Counterparty exposure has become an important topic for banks in the securities finance industry. What was once a fairly low-credit exposure activity, where the biggest concern was hitting a credit limit established by a central credit committee, has become a requirement for banks to hold capital against a wide range of transactions. Doing business with the right counterparty is no longer a question of good relations or the term of the trade. Banks must also factor in the internal cost that arises from counterparty exposure.
The challenge for banks is both measuring credit risk exposure at the end of a week or month, as well as managing the overall process during the trading day. To keep capital costs in check, banks need to track what is happening on their books intraday and at settlement while planning for a variety of settlement scenarios. Arriving at T+3 or T+7 with excessive counterparty exposure can mean additional capital costs and can have a direct impact on a banks RWA. This needs to be avoided in the new regulatory environment.
Measuring counterparty credit exposure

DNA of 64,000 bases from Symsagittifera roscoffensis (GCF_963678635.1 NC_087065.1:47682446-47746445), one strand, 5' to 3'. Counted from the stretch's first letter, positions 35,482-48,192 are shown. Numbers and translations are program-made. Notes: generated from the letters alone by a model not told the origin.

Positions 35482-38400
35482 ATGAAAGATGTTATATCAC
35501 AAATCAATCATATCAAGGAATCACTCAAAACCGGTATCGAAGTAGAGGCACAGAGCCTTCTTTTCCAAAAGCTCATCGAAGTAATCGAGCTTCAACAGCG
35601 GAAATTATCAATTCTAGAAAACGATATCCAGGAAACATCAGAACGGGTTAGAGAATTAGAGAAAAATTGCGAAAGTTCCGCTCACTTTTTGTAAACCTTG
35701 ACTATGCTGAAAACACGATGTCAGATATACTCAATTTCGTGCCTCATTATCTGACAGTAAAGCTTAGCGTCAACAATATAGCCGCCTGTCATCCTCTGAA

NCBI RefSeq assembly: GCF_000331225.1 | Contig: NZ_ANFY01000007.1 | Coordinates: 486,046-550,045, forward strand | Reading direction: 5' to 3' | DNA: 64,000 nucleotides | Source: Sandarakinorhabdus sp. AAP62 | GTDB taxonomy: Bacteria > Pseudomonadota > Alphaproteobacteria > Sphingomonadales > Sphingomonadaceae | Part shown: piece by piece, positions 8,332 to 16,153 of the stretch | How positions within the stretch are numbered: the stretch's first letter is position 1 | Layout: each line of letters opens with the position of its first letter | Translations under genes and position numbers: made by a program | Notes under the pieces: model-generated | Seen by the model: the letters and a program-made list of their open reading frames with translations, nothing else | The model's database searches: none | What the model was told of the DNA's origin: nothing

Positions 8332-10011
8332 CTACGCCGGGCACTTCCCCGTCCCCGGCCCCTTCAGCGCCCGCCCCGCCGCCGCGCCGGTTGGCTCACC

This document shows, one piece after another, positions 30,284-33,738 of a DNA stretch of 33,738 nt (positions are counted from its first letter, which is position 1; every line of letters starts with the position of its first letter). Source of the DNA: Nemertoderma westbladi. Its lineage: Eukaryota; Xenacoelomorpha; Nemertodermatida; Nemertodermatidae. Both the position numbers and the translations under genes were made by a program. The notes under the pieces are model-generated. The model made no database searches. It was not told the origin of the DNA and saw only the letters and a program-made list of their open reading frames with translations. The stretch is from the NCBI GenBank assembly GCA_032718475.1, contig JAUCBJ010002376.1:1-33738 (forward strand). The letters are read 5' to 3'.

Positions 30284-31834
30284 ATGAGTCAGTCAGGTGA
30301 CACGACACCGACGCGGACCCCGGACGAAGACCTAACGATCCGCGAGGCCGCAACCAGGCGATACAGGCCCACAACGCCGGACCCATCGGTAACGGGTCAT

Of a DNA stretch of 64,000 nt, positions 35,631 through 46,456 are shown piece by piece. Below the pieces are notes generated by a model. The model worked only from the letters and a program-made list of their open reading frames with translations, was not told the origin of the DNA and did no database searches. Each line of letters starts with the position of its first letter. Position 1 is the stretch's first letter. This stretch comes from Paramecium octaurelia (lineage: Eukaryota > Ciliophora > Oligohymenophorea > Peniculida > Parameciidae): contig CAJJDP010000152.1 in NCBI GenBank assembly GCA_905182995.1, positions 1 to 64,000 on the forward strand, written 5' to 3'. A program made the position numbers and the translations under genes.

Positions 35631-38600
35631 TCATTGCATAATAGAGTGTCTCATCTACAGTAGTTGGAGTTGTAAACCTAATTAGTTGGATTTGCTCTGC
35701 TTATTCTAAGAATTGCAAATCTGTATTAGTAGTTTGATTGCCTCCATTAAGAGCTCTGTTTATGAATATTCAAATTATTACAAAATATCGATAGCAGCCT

Regulatory capital is at the heart of the credit exposure conversation but it takes a bit of a walk-through to see how closely credit exposure is tied to an actual capital cost. These are the building blocks of Basel capital rules that have been adopted by national regulators across all major markets, although the specifics of the calculation can change by jurisdiction.
Credit exposure risk is part of the calculation for risk-weighted assets (RWA), which is then part of the methodology for arriving at a cost of capital or any given transaction. For example, to find RWA, the formula for a bank using the Standardised Approach is Credit Risk RWA + Market Risk RWA. Banks using the Advanced Approach must add on Operational Risk RWA. Whether for OTC derivatives or securities finance, the risk-weight of the counterparty is a critical component of determining how much capital a bank must hold against its transactions, and credit risk exposure is a central part of the RWA calculation.